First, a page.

The Women´s Strike is on its way. It´s set for March 8th, International Women´s Day. I took music and literature classes in the Triangle Shirtwaist Factory building, the place where that disastrous fire took place taking the lives of scores of immigrant working women: it is one of the events that is commemorated on Women´s Day, although the date is not exact. Students from all nations walk between those floors, many of them probably don’t know that those events occurred on that very same spot.
This country has never seen a general strike, though there have been some attempts to organize one. But never before has a social movement jumped over so many differences: generational gaps, race, religion, social status. The Women´s March, on January 21st, was a demonstration not only of power, but of unity with no precedent. Muslims and Jews, atheists and Christians, young and old from all races, men and women from all over the country took to the streets totaling more than 400 simultaneous marches. At the end of the day, there were zero arrests. My favorite sign was one that became popular thanks to a picture that shows with humor and acceptance the absurdity of our moment: “I can´t believe I still have to protest this fucking shit”, held by an elderly woman who smiles with irony. “I´m so angry I made a sign”, said another one. The outrageous recording of the president talking proudly about his sexual assaults found an answer in “This Pussy Grabs Back!” The squares were full of women who screamed “My body! My choice!” while the men replied “Her body! Her choice!” in reference to the atrocious agenda that will endanger our options regarding birth control.
Without intending to, Trump has awakened a movement that unified a very wide sector of USA society. Neither the movement against Vietnam War nor the civil rights movement had been able to bring together so many people divided by so many social differences. Now it is the majority, outraged by the lack of respect for its vote and its taxes, by the neglected environmental problems, by the attacks on the human rights of immigrants, Muslims, Afro-Americans, Mexicans, by the general corruption and incompetence. But the outraged-number-one are women. The fact that a sexual harasser made it to the presidency – and took the seat of she who could have been the first woman president, questionable and unpopular as she was – has caused more indignation than expected. The Women´s March has set a tight and radical agenda, giving no break to the Trump administration. They are also on the task of rethinking and recalibrating feminism, turning it into a weapon not only against sexism, but in a more general way, against Neoliberalism and its apocalypse horsemen: social inequality, systematic destruction of the environment, tyranny of corporations.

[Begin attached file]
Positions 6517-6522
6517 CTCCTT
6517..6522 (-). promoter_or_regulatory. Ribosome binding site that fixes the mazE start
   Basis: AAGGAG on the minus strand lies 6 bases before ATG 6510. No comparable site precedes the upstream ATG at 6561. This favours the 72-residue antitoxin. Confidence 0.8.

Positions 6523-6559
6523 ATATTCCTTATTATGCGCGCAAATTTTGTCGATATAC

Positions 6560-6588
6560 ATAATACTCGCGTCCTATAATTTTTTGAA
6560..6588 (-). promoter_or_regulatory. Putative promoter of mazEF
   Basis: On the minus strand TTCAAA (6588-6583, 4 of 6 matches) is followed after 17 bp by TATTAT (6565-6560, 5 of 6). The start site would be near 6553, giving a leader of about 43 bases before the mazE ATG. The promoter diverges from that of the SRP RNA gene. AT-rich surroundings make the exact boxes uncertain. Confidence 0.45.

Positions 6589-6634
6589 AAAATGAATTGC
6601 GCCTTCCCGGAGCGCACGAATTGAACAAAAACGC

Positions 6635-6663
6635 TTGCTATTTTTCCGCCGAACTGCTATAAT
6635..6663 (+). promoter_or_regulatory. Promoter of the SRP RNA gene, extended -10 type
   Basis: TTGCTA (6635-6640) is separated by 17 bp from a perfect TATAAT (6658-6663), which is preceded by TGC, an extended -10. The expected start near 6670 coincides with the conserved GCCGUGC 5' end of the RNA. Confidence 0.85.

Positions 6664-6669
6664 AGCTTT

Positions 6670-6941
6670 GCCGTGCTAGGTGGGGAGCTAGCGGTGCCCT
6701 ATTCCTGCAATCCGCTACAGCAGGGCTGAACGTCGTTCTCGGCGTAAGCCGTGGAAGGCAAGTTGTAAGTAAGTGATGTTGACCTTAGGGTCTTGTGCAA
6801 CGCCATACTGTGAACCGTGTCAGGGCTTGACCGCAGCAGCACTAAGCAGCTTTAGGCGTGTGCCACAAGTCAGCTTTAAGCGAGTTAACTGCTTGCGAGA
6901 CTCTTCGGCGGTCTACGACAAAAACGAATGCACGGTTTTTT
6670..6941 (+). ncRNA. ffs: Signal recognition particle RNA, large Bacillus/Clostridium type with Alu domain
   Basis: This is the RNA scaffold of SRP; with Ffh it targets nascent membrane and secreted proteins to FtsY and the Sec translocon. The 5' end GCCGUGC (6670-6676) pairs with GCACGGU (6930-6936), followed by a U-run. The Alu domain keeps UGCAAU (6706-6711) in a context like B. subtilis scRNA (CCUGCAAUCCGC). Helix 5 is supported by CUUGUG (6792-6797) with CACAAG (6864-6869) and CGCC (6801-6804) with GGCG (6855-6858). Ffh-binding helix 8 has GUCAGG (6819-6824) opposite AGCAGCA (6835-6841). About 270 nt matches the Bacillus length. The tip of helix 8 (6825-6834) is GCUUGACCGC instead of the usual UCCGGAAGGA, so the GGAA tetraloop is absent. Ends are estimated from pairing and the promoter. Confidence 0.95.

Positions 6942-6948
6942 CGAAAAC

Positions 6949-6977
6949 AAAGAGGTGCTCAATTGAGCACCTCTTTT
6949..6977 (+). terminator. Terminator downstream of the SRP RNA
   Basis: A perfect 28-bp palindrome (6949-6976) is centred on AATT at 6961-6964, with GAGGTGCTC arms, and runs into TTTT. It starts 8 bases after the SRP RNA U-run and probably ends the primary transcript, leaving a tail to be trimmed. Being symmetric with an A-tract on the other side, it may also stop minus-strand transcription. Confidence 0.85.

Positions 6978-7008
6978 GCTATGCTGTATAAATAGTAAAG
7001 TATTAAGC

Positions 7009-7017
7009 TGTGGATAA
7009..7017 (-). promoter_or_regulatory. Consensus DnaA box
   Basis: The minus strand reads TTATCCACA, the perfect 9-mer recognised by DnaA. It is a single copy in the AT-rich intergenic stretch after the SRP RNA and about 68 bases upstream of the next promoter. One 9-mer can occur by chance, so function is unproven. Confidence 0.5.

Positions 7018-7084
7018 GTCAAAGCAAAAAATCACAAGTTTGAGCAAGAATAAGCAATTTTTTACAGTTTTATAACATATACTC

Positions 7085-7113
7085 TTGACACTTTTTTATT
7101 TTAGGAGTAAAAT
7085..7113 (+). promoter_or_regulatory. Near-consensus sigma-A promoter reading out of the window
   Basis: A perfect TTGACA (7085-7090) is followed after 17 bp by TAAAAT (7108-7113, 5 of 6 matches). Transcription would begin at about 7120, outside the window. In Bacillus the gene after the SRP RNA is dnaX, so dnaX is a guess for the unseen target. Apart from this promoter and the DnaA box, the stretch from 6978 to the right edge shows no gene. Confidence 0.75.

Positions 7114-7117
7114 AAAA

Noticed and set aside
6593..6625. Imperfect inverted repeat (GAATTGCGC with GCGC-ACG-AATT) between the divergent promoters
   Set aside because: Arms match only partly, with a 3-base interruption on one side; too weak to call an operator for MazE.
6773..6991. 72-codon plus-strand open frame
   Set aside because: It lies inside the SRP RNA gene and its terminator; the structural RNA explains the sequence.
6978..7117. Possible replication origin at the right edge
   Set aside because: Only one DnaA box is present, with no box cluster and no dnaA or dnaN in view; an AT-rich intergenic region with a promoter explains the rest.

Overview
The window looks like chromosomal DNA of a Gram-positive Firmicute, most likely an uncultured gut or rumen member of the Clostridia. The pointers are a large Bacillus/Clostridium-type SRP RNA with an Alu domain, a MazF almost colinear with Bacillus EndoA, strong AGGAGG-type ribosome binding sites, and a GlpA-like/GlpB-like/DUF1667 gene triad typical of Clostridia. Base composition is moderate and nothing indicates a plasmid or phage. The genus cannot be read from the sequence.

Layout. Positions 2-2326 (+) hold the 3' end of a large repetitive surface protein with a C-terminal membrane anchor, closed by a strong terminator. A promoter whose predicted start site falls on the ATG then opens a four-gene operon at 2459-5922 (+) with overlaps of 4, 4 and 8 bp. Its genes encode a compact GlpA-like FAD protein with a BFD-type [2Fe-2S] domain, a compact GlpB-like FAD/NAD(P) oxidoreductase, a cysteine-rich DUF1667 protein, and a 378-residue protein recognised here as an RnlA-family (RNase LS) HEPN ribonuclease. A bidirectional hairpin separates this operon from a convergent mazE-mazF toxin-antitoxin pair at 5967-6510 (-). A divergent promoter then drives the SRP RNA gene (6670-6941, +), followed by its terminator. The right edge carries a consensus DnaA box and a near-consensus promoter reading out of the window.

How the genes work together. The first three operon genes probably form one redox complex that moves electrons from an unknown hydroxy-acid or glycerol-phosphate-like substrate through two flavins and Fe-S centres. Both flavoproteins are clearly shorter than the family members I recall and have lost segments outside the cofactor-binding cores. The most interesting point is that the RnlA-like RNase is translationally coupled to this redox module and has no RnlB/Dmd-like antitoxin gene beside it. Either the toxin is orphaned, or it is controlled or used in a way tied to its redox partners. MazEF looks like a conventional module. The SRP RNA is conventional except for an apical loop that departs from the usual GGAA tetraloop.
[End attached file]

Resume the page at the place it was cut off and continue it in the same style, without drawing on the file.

I believe something good will come out of this, something will change. These moments are the kind that write our history, and enthusiasm is the right response from someone aware of its transcendence. On the day that CNN released the news about the Russian involvement in Trump´s campaign, we all listened at the end of our training at the Shaolin Temple, and we celebrated the vague possibility of impeachment. I heard a teenager say, “I´m very excited to live here and during this time.”
At my university, an Afro American student dresses every day with her Black Lives Matter shirt, or Stop Shooting Us shirt. On Halloween, she disguised herself as someone murdered by the police, with a perfectly made-up bullet hole in her forehead which made me jump every time I turned to look at her. Another student originally from India dressed in her traditional dress on the day when university students organized a walkout in support of immigrants; it was her way of telling her Republican neighbors on Long Island that when they are talking about immigrants they are talking about her. Another student got arrested at one of the marches. We all were worried for her, but the next day she looked pretty relaxed and said in her record it wouldn’t be more serious than a traffic ticket.